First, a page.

France, Germany to call for EU border tax on CO2

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French President Nicolas Sarkozy said the two countries will table a proposal “in the coming days” to correct possible trade and competitiveness distortions created by a future international climate change agreement in Copenhagen later this year.

“We will ask – France and Germany – for a mechanism to be created at the borders of Europe in the event that there are imbalances” in the Copenhagen agreement, Sarkozy told a press conference after a summit of European leaders in Brussels yesterday (17 September).

The proposals, he said, will come out “in the coming days”.

According to the French president, the idea of a carbon adjustment tax is making inroads among European leaders as international negotiations at UN level fail to pick up pace.

“In the beginning, France was very isolated [on the issue],” Sarkozy explained. Commission President José Manuel Barroso last week said any discussion on external adjustment measures were “premature” as the EU’s priority was to strike a global deal in Copenhagen (EURACTIV 14/09/09).

But Sarkozy said the idea was now “progressing” among EU leaders “because it is more and more understood, not as a protectionist measure,” but as a way to “rebalance the conditions of free-trade and competition”.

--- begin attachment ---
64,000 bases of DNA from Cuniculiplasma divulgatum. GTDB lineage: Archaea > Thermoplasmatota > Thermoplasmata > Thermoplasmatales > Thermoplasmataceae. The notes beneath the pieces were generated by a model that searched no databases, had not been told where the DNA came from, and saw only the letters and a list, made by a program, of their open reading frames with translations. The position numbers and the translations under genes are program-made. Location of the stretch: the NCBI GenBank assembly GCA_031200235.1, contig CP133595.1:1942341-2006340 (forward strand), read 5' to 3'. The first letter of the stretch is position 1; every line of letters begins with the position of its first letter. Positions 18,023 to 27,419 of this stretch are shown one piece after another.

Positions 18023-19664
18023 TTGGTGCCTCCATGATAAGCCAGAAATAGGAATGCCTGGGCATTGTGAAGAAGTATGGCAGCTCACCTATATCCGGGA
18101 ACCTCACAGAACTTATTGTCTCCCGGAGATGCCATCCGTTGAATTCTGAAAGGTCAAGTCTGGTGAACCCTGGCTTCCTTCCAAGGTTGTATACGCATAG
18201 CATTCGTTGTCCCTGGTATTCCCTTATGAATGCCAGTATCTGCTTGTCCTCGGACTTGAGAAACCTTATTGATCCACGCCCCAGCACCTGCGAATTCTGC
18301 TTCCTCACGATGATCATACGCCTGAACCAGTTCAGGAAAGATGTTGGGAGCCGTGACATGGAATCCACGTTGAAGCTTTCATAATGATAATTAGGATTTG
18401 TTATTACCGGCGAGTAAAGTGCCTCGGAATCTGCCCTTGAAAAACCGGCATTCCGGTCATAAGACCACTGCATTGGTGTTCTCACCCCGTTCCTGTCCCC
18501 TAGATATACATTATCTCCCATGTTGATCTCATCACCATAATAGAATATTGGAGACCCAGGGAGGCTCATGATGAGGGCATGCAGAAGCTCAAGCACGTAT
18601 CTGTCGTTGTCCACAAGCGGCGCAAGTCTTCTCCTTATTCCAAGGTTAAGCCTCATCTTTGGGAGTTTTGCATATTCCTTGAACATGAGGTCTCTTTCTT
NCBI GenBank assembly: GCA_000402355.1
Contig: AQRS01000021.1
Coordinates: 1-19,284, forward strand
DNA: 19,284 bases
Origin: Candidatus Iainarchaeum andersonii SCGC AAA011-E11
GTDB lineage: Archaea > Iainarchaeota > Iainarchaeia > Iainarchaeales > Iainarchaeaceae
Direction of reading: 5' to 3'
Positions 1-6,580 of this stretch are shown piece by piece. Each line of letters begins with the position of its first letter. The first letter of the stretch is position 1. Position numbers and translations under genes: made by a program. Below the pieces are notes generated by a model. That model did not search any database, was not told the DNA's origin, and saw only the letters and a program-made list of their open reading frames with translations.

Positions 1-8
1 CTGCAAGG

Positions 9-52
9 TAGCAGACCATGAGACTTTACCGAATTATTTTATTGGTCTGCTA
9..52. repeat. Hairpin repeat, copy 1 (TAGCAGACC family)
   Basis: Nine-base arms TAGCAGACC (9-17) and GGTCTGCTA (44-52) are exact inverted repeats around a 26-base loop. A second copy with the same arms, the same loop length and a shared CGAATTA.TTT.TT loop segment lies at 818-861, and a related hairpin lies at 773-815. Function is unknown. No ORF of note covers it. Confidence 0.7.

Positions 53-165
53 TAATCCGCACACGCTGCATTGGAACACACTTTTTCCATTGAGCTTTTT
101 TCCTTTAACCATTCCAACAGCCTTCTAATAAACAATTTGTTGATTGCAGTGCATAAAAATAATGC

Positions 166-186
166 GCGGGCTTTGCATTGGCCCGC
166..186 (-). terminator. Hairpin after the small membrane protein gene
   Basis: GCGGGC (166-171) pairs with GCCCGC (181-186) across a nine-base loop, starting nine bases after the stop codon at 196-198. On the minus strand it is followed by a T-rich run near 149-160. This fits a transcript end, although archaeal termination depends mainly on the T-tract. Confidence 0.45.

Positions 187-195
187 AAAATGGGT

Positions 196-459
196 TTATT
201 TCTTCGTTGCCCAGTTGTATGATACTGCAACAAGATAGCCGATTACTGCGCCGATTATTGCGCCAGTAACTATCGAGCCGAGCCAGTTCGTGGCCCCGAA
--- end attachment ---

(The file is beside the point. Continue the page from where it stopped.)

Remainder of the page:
“Otherwise, it is a massive aid to relocations. We cannot tax European companies and exempt others,” Sarkozy insisted.

The final statement of the EU summit yesterday put the pressure on emerging economies to raise their financial contributions to fighting climate change in the developing world. “All countries, except the least developed, should contribute,” the statement said, “with finance allocated according to need so that developing countries receive more than they are contributing”.

The European Commission estimates that total funding to help developing nations switch to low-carbon energies and adapt to the expected increases in floods and storms due to global warming “could amount to about EUR 100 billion annually by 2020” (EURACTIV 11/09/09). 

But EU leaders yesterday insisted that this estimate “presupposes appropriate mitigation actions by developing countries, especially those that are economically more advanced,” in a reference to China in particular, as Beijing holds vast reserves of foreign currency.

Public funding, EU leaders added, should reflect a country’s “ability to pay and responsibility for emissions” of greenhouse gases into the atmosphere. This statement should be seen as another reference to China, which overtook the United States in 2006 as the world’s leading emitter of carbon dioxide.

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